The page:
gratitude-a-thon day 2094: who’s that girl

From the minute I heard Holiday, I was smitten. When Desperately Seeking Susan came out, I was all in–perming my straight hair and tying a scarf thing around it that stuck out of the top of my head like bunny ears. I boasted big earrings, leggings, and piles of bracelets. I fell for her big black sunglasses that were way too big and black for my face.

I sang Lucky Star, Borderline, Like a Virgin, Material Girl and Into the Groove in the shower, mouthing the words like she would. I danced through my house to her music, gyrating and shimmying, and yup, I could Vogue. I was enamored with her swag, her confidence, her carefree middle finger flipped up at the world, as she crooned her way to becoming the “Queen of Pop.” As people threw ugly comments about her voice my way, I’d disagree. When critics said she wasn’t really talented, just hype, I defended her. When her looks continually changed from hip to Marilyn, to pretty, to retro, to demure, to a badass BDSM chic, to Zen vibes, I followed, I sang, I fan girled. I had tickets in the 90s, but she canceled because she was sick. I had tickets seven years ago, and this time I was sick and had to give them away. Our paths never crossed, except in my head. She sang so much of the soundtrack of my life. Yeah, Madonna, I was Crazy for You.

BUT THEN, this. At the Grammy’s she showed up in a face that looked so much like a mask, I wondered if she might take it off and show us that she wasn’t done reinventing herself. No close-ups, but plenty of pictures and chatter, press and memes afterward to discuss what the actual fuck she’d done to herself.

I felt sad.

I get not wanting to look old. I am watching my face change, but honest to God, you can bet your Lucky Star that I would rather look wrinkled than like a marionette, like I had a face that was made of Silly Putty modeled by a three year old with zero artistic skills.

Aging isn’t that easy. It takes acceptance, continual reinvention, and more acceptance. Madonna has always pushed back, but this push back feels in the wrong direction. I mean Express Yourself, sure, but has Madonna given into the insecurity of aging? Instead of letting herself be, has her ego and self-assurance disappeared, manhandling her into a plastic surgeon’s office who takes Groupon discounts? Part of what I’ve loved about her all these decades has been her fearlessness and aplomb at being so comfortable with who she is. Isn’t bowing to the alter of youth culture the most un-Maddonna-ish thing ever?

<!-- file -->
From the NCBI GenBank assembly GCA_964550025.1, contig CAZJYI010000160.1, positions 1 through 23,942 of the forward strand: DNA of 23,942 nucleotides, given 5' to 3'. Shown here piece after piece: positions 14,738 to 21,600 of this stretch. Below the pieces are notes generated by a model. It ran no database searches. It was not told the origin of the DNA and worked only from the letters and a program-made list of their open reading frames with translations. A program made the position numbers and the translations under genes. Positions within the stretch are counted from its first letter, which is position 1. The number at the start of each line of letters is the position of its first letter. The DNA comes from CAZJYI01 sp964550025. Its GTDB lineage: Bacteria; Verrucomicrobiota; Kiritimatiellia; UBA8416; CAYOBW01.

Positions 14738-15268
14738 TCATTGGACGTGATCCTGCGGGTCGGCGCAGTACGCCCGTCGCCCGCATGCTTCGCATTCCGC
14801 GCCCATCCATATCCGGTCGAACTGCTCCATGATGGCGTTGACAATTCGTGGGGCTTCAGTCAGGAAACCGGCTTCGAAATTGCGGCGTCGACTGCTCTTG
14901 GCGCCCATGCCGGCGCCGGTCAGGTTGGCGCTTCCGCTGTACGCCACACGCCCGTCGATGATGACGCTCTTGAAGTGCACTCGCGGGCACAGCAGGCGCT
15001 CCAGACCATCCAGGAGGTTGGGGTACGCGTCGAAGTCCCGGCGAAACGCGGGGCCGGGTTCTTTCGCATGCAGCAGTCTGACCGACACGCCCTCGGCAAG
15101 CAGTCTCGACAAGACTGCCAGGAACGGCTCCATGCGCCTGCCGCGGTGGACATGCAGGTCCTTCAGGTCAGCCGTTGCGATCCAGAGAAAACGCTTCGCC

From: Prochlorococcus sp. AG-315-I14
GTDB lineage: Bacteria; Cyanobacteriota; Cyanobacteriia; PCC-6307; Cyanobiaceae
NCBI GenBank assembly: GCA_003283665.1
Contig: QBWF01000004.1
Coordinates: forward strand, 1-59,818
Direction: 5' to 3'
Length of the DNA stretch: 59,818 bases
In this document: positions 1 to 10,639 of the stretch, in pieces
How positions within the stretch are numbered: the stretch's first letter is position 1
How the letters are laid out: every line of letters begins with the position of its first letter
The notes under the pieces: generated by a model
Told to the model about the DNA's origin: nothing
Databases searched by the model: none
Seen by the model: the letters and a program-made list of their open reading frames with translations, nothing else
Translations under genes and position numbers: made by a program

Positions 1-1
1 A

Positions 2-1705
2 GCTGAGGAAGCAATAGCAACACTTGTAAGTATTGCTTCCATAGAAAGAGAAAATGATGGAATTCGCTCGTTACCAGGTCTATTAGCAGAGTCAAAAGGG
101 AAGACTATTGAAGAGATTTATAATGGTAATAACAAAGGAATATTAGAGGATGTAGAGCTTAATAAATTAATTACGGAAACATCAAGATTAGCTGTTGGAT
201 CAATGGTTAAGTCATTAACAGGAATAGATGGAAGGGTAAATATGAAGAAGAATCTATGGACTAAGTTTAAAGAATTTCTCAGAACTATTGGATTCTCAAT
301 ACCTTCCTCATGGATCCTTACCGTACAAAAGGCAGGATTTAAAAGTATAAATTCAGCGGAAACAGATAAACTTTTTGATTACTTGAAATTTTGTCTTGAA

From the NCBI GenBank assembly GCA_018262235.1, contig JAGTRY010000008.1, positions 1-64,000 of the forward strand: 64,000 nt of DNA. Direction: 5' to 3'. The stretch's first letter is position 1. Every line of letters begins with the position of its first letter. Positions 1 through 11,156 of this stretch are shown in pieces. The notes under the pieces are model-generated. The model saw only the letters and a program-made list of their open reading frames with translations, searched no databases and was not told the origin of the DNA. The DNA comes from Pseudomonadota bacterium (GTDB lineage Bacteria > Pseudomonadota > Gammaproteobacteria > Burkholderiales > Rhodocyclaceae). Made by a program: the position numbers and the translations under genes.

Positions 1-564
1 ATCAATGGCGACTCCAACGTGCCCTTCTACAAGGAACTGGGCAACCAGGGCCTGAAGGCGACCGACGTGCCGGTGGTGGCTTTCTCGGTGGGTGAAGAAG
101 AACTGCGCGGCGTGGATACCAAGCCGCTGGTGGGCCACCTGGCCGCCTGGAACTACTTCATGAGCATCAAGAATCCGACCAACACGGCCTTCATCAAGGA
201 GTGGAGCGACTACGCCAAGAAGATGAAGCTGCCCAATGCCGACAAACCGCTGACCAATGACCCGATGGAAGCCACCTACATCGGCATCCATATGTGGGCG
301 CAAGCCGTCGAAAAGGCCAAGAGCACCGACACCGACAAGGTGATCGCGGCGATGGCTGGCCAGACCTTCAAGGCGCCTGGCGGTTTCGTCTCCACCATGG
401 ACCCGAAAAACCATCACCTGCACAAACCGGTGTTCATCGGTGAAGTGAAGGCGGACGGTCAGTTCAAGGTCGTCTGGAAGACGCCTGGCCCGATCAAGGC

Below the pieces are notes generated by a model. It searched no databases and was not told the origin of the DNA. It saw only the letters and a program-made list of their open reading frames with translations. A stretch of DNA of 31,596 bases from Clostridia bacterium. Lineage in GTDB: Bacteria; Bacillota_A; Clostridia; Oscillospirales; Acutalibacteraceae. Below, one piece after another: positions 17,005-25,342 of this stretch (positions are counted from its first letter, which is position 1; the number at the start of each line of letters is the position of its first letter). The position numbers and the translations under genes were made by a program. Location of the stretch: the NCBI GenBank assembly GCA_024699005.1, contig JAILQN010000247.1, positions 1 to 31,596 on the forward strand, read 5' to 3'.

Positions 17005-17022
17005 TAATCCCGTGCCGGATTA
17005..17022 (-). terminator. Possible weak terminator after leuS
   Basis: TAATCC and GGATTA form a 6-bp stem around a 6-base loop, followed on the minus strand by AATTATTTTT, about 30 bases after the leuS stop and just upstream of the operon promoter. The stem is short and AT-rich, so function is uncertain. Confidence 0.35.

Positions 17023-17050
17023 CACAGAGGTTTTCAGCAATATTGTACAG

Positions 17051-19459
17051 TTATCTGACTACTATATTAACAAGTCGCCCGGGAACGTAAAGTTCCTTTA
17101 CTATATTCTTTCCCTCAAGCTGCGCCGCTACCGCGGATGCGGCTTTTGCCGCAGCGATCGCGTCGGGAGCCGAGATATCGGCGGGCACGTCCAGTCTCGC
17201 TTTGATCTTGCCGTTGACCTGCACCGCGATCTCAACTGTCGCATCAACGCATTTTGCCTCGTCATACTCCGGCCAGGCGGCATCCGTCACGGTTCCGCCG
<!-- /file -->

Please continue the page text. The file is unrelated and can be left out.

On the one hand, I am pro doing whatever makes you feel good in the plastic surgery department. On the other hand, I think, why can’t we just accept the way our face changes as we age, and just try and look beautiful in it? Ha! If I had the answer to that, I’d be more famous than The Material Girl.

I guess I’m here to say I’d rather have the creases and crinkly skin, the bags and sags, than look like Frankenstein’s little sister. Don’t Cry for me Argentina, except for a little Botox in my 11s, I’m all natural for now. And if I should decide to go plastic, I won’t be using Madonna’s doctor. It’s not really the awful way she looks that bothers me the most, it’s the fact that she fell to the patriarchy, to the youth-obsessed panel of judges and societal norms that every woman faces once she’s past the age of 16. I thought Madonna was cooler than trying to hang on to what was and was going to determine her own future, like she always has. And somehow I don’t think looking like she looks now was part of that plan. Gratitude for all Madonna gave me in the past–the fun, the moves, the unadulterated joy of pretending I was her while I drove (so nobody could here me, because, well, my voice is about as bad as the way she looks right now), and of course for this reminder to me not to age in a way that makes people ask, Who’s That Girl.

One thought on “gratitude-a-thon day 2094: who’s that girl

  1. I had no idea it was her until I read the Times the next day. An unrecognizable star, (Michael Jackson, Madonna and the Class is 76 all were born in 1958. I’m happy with my wrinkles! Hopefully more came from laughing than crying).

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